That said, the maths might be different if the campaign allows/requires us to design ships to different priorities than existed in historical reality. For instance, triple turrets probably didn't make sense on a large battlecruiser, but if the Royal Navy found itself designing coastal defence battleships with limited deck space but enough beam and topweight to support them, the tradeoff may well have been worthwhile. For instance, had they been fitted to RN monitors operating at low speed in littoral waters, they might have proved more successful.

So I maintain that in most cases triple and quad turrets should be as disadvantaged as they clearly were historically. However, I'll add that there should be a minority of situations (or hulls) where the disadvantages are outweighed, and a good campaign should allow us to discover those niches.

Stares at Baltimore class, Cleveland, Brooklyn, Town, Mogami. Main reason triple guns didnt become common place was due to the rise of missiles, triple gun were well on their way in becoming commonplace but technology caught up with them at the end of the 1950s and thus guns began to lose their importance as missiles could deliver a much bigger blow and could reach further.

  • Like 2
Link to post
Share on other sites
1 hour ago, Bluishdoor76 said:

Stares at Baltimore class, Cleveland, Brooklyn, Town, Mogami. Main reason triple guns didnt become common place was due to the rise of missiles, triple gun were well on their way in becoming commonplace but technology caught up with them at the end of the 1950s and thus guns began to lose their importance as missiles could deliver a much bigger blow and could reach further.

Contrary to what most people would think, Surface to Surface Missiles (SSMs) did not appear as we think until the 1960s with the SS-N-2. I don't know exactly what year, but the first one mounted on a US ship was actually the SM-1 which was a SAM with secondary ship strike ability. So no they didn't contribute to the diminishing number of guns on surface ships post WW2.

The real reason is aircraft and submarines became the preeminent anti ship weapons. In the '50s the US Navy struggled for funding. So if it didn't protect the carriers from air/sub attacks, and didn't have a nuclear strike role, it didn't seem important at the time. In the 70's when the Russians started deploying large numbers of supersonic and cruise missiles on their ships, the US finally started developing specific SSMs for the fleet.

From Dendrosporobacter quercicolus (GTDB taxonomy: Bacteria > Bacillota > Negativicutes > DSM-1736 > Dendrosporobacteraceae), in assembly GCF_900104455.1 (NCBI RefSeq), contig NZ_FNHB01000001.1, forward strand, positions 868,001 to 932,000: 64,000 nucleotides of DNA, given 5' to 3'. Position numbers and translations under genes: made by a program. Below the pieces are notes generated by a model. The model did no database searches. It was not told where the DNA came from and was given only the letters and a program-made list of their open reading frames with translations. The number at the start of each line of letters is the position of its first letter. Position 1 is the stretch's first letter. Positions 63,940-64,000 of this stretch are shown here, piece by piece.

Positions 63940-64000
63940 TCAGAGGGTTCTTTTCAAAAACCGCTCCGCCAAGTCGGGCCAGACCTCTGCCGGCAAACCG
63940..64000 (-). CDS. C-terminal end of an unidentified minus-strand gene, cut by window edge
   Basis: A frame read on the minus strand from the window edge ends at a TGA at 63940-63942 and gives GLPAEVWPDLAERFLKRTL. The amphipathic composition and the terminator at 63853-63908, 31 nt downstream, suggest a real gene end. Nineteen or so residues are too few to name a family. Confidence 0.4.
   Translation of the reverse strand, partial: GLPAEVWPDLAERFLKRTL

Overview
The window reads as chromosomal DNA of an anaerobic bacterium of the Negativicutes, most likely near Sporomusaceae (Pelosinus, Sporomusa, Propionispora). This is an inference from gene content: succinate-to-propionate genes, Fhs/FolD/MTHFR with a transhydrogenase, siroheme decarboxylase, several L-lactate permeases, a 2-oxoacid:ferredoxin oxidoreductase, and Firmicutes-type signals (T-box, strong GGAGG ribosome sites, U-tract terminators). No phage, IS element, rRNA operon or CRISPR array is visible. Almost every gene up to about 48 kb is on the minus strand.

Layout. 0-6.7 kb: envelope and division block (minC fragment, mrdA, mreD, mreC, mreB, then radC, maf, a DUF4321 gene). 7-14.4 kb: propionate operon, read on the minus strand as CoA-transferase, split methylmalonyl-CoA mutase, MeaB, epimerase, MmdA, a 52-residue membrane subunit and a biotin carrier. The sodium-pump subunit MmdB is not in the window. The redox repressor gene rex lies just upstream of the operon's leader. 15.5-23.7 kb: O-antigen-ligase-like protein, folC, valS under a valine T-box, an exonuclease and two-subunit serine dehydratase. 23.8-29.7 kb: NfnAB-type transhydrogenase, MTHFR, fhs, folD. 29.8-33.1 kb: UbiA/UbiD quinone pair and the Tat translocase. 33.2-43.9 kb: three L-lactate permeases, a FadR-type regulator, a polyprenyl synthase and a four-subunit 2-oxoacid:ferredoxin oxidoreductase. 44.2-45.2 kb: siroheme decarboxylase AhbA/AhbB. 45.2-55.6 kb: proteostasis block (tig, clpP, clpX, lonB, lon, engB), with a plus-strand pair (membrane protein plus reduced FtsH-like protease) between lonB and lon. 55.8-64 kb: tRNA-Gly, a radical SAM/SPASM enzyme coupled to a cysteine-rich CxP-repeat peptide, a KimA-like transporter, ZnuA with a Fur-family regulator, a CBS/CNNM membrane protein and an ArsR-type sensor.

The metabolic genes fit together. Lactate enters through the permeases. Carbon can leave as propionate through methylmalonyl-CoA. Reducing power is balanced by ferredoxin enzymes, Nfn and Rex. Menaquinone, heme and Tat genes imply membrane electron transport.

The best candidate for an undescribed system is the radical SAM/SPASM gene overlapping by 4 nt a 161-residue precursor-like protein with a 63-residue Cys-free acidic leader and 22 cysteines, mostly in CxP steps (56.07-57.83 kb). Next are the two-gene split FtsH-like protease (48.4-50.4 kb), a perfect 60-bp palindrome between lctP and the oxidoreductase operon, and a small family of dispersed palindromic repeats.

Link to post
Share on other sites
2 hours ago, Bluishdoor76 said:

Stares at Baltimore class, Cleveland, Brooklyn, Town, Mogami. Main reason triple guns didnt become common place was due to the rise of missiles, triple gun were well on their way in becoming commonplace but technology caught up with them at the end of the 1950s and thus guns began to lose their importance as missiles could deliver a much bigger blow and could reach further.

Without getting into the subject of post-war developments and military priorities, I was never arguing against triple-gun turrets being the go-to primary weapon of 1930+ cruiser sized and bigger warships.

If you look at the Cleveland-class that you mentioned for example, yes, it has triple-gun main turrets. A significant amount of space on a 20th century warship is usually dedicated to the primary weapon turrets so space isn't that much of an issue there. However, if you look at the secondary weapons on the Cleveland-class, those are are 5" guns in dual-gun turrets and they are packed tightly. Those turrets are basically as large as they can be and still fit on the available deck. All of the ships you mentioned had dual-gun secondaries and Mogami's primary weapons (6" triples) were even upgraded to larger caliber dual-gun turrets (8" doubles) during the war.

The Mk 12 5"/38 gun itself (https://en.wikipedia.org/wiki/5"/38_caliber_gun) was very popular and effective dual-purpose weapon through WW2 and was used in various mounts on warships from Destroyer Escorts to Battleships. It came in various single and dual-gun configurations. The dual-gun turrets generally weighed more than twice as much as a single gun and their dimensions were clearly larger.

This weapon was the best US intermediary caliber naval gun of the war but I'm not aware of it ever being deployed or tested in triple-gun configuration. Many US destroyers used these in dual-gun turrets. Even the Atlanta-class cruiser, the idea of which was basically to fit as many 5" guns on a light cruiser as possible, still used dual mounts for all its 8 primary turrets. That decision might simply be due to manufacturing efficiency, but it also seems like the most likely candidate for testing a triple gun version if there ever was any interest or need for such version.